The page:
Writing a children's book
Writing a book can often be a lonely experience but there is plenty of support out there to spur you on. Joining a writer's group is often a good place to start.
Society of Children's Book Writers and Illustrators
The Society of Children's Book Writers and Illustrators (SCBWI) is a great place to gain help and advice. There is an annual membership fee and if you join you'll be able to access a variety of writing courses and other resources to help you to hone your craft.
Crucially, being a member of SCBWI will give you the opportunity to join e-critique groups where you can connect with writers in your local area for valuable constructive criticism of your work.
Candy Gourlay talks about the benefits of joining the SCBWI.
Candy Gourlay grew up in the Philippines wondering why there were no Filipinos in the books she loved. Now an author in London, she writes books with Filipino characters. Her first novel Tall Story won the Crystal Kite Award for Europe and was shortlisted for the Waterstones, Branford Boase and Blue Peter children's book prizes. Her novel Bone Talk was shortlisted for the Carnegie Medal and the Costa Book Awards in 2019. It is set at the moment when headhunting tribes in the Philippines come face to face with American invaders. Her picture book Is It a Mermaid?, illustrated by Francesca Chessa, was nominated for the Kate Greenaway Medal. Her latest book, with illustrator Tom Knight, is a comics biography about Ferdinand Magellan, who is credited with “discovering” the Philippines. She lives in lockdown London and yearns to see her mother in Manila.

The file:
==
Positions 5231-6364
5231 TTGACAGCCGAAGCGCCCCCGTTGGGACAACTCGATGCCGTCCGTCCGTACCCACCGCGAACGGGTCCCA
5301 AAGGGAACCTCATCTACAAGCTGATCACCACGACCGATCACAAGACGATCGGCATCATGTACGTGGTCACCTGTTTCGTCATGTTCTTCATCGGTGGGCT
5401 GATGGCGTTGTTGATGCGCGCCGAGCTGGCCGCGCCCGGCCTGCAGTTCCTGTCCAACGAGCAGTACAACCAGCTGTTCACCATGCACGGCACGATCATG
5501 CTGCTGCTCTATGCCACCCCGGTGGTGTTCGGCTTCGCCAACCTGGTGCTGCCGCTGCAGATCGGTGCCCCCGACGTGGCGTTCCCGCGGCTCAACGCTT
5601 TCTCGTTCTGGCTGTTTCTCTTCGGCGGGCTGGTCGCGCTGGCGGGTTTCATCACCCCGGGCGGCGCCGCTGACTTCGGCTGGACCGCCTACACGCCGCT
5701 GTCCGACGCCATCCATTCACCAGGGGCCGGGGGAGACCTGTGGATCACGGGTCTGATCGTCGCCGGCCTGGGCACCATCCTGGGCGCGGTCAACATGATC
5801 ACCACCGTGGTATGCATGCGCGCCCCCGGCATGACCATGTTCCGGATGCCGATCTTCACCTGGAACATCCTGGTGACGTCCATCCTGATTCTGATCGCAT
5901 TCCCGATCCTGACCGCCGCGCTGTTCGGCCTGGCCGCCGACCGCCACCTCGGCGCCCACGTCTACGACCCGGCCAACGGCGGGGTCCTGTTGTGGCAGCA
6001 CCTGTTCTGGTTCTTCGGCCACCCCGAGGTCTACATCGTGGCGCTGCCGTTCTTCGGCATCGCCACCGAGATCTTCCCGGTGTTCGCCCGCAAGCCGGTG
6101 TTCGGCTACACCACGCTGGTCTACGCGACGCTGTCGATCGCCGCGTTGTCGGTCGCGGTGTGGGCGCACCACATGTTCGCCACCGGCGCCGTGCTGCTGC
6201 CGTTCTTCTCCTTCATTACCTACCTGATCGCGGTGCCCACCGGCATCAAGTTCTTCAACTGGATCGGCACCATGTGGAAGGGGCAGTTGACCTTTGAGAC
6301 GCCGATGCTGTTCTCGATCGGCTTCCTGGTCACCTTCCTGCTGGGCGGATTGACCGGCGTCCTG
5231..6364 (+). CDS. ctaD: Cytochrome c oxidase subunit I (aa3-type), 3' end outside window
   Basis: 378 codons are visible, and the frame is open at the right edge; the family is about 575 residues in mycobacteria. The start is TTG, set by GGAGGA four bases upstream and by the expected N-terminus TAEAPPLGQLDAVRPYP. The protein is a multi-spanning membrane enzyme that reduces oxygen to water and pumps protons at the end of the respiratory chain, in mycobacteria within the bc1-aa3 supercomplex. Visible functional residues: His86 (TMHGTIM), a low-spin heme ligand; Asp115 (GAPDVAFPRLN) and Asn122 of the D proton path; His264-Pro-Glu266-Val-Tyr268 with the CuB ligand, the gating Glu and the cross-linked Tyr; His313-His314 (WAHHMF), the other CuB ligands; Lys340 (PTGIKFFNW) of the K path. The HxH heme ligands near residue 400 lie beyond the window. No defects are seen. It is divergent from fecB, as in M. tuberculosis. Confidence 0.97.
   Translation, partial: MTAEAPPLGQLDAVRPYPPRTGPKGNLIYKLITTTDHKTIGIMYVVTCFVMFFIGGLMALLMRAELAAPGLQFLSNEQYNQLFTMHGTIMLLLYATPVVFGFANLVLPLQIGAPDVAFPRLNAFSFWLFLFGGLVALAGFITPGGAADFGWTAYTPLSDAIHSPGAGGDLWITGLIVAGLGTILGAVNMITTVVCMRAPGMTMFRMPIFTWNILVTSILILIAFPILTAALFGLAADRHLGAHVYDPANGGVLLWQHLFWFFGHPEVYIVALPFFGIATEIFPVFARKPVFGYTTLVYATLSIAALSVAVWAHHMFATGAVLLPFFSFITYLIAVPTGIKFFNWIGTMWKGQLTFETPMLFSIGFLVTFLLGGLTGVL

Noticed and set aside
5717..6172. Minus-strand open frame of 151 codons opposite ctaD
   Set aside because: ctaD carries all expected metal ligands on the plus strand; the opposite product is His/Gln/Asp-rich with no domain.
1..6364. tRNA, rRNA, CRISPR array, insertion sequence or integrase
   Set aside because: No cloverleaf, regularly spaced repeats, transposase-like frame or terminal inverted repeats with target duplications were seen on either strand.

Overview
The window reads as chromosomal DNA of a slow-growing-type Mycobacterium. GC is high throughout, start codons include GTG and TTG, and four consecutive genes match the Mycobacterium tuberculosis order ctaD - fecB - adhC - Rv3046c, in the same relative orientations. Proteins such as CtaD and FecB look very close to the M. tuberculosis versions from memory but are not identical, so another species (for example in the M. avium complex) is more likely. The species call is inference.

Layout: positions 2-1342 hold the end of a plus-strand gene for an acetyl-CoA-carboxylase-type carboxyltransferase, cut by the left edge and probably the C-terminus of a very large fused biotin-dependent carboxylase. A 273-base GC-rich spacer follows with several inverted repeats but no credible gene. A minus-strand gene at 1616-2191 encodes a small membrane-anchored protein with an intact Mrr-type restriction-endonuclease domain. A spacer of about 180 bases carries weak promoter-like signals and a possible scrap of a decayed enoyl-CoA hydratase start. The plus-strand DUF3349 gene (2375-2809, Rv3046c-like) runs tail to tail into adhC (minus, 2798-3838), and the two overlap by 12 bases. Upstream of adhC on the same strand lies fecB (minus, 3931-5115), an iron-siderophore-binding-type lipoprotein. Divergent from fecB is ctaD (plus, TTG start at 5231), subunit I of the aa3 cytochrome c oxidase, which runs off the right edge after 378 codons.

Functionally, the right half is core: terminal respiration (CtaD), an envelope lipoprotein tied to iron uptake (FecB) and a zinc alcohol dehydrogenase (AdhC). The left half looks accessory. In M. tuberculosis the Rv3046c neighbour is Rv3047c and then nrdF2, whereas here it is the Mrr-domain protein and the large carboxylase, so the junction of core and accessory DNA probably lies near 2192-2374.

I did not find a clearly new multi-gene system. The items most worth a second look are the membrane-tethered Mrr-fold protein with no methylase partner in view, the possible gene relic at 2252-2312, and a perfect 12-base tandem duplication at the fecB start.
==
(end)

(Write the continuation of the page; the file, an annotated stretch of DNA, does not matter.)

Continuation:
Black Writers' Guild
You can also read here about the Black Writers' Guild (BWG), set up in 2020 to represent the rights of Black writers in the UK. You might want to consider joining them too. Membership is currently free.
Still not sure how to start?
Writing is writing! Regardless of what type of book you intend to write, the videos below, from experienced children's authors and editors, will give you a general idea of what to consider at each stage of the writing process, from your initial idea (concept) to pitching your manuscript to agents and publishers.
You can download additional information on the writing process from our Resources section and check out this brilliant, informative blog by Natascha Biebow at Blue Elephant Storyshaping, about the craft of writing picture books. We'd also highly recommend you buy or borrow a copy of Writing Picture Books by Anne Whitford.
For specific guidance on how to write picture books for younger children, book a place on our upcoming workshops.